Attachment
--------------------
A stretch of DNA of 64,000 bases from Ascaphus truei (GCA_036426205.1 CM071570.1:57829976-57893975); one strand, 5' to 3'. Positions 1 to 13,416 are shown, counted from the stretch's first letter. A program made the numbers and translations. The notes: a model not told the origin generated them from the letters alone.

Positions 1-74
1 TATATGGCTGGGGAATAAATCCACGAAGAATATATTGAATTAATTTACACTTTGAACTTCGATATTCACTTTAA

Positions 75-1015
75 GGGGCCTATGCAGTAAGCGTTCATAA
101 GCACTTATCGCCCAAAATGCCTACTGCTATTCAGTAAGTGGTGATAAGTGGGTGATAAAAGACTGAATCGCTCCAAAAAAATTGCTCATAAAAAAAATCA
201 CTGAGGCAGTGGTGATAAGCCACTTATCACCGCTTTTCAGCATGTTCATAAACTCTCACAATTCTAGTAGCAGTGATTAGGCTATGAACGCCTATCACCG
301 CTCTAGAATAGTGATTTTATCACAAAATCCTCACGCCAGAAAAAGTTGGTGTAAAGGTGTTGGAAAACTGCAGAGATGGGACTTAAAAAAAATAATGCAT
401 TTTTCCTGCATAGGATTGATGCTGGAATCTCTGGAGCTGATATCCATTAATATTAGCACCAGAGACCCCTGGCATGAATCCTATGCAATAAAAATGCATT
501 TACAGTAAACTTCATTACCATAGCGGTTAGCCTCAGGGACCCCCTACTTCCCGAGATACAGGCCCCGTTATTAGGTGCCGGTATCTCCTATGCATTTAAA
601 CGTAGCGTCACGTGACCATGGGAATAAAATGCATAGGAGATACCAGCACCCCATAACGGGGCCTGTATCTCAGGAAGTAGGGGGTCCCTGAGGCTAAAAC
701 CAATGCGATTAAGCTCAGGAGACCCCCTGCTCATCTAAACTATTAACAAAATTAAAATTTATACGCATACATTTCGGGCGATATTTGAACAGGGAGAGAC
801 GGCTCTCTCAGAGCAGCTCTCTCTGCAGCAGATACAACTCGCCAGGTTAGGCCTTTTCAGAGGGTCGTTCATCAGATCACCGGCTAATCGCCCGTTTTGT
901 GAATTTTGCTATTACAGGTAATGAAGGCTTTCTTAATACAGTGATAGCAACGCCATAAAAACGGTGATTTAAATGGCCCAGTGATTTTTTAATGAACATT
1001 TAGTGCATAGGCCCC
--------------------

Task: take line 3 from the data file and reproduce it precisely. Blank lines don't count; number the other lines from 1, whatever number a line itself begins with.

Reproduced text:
1 TATATGGCTGGGGAATAAATCCACGAAGAATATATTGAATTAATTTACACTTTGAACTTCGATATTCACTTTAA